Gawker Exploited Gruesome Photo of Murder Victim for Web Traffic

On the morning of October 25 in New York, a 21-year-old kid named Christopher Jusko was brutally attacked in the hallway of an East Village apartment building. He was stabbed in the neck and back, stumbled down two flights of stairs and onto the sidewalk, where he collapsed and died.

By that afternoon, Gawker had published a picture of Jusko’s bloody corpse lying dead on the sidewalk. The image wasn’t particularity newsworthy; no other news outlets reporting on the murder ran it. There was no original reporting and barely any accompanying text by the post’s author, Hamilton Nolan. But the image was graphic, sensationalist, and extremely offensive to the family of the deceased. They, along with many readers, complained for 5 days before Gawker editor Remy Stern finally relented and removed it from the site.

The obvious question is, why publish an image so gruesome and disturbing, and of questionable significance? The answer, of course, is page hits.

As the online media world gets increasingly competitive, writers find themselves pressured to produce content that generates eyeballs above all else. Accuracy, grammar, and ethics are increasingly tossed to the wayside by editors primarily interested in advertising dollars.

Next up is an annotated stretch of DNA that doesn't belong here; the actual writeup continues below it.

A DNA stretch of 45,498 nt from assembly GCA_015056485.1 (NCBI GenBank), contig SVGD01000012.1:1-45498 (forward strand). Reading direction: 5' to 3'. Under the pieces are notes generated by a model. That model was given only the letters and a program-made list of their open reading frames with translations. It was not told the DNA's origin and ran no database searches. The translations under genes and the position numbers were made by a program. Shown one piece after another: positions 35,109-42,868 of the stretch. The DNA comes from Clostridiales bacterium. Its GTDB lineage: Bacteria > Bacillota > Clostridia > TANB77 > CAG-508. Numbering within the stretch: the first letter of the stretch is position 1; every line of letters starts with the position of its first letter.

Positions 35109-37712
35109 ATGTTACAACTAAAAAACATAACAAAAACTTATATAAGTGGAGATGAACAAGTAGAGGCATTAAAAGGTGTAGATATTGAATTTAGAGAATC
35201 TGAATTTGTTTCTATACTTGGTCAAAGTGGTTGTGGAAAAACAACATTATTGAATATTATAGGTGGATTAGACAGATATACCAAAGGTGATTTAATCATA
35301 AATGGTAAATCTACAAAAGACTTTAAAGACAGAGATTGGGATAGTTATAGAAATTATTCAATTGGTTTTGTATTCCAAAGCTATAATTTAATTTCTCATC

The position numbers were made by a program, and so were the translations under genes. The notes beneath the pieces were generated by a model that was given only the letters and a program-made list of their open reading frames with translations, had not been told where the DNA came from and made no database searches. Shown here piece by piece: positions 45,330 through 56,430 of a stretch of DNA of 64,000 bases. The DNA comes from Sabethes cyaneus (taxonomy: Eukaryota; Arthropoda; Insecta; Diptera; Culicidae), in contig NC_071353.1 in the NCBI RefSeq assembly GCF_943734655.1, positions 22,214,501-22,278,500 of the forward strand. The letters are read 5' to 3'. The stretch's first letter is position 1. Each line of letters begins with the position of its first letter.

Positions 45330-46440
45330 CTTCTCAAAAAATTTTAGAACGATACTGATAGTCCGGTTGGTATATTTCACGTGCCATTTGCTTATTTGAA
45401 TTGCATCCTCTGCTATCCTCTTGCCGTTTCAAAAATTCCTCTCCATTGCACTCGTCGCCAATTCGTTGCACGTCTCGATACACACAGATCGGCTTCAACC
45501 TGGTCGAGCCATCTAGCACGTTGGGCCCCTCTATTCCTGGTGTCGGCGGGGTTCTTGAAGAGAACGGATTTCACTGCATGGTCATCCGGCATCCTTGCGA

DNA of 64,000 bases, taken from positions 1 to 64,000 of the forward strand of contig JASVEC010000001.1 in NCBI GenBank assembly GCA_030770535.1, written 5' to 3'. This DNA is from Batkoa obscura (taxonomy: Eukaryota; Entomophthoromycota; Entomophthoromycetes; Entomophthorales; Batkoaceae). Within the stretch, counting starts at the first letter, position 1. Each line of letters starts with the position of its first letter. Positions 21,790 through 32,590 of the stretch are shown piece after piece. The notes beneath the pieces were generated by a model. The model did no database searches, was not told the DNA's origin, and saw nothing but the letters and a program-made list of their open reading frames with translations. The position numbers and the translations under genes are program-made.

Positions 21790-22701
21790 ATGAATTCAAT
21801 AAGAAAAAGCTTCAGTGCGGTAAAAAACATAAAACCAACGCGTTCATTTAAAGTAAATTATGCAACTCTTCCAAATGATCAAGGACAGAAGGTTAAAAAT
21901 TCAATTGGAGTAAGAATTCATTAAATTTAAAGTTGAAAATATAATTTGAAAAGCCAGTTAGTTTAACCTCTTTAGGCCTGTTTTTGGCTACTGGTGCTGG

So why remove the photo at all? Ryan Kearney of TBD.com has his theories:

By the time Stern pulled the photo, Nolan’s post had achieved more than 42,000 page views, which would be huge for a site like TBD but less than half of what yesterday’s Gawker post “7 Things You Should Never Do in a Club” garnered. By the time the Jusko photo was removed, the post was old news; it had already drawn all of the traffic it was ever going to draw. By taking down the photo, Gawker could make itself appear sensitive to its readers’ concerns, perhaps even remorseful (without, of course, making any admission of error).

With hemorrhaging profits and heated online competition, the powers that be are sometimes all too happy to let morals fall by the wayside. It was once the journalist’s job to push the envelope and the editor’s job (with a little help from legal) to be the voice of reason. But the shifting media landscape has left many of us scribes without that support network, and others feeling pressured to betray their journalistic ethics.

Have any of you ever felt pressured by your editors or publishers to make ethical compromises? We’d love to hear your story.

Hat tip Romenesko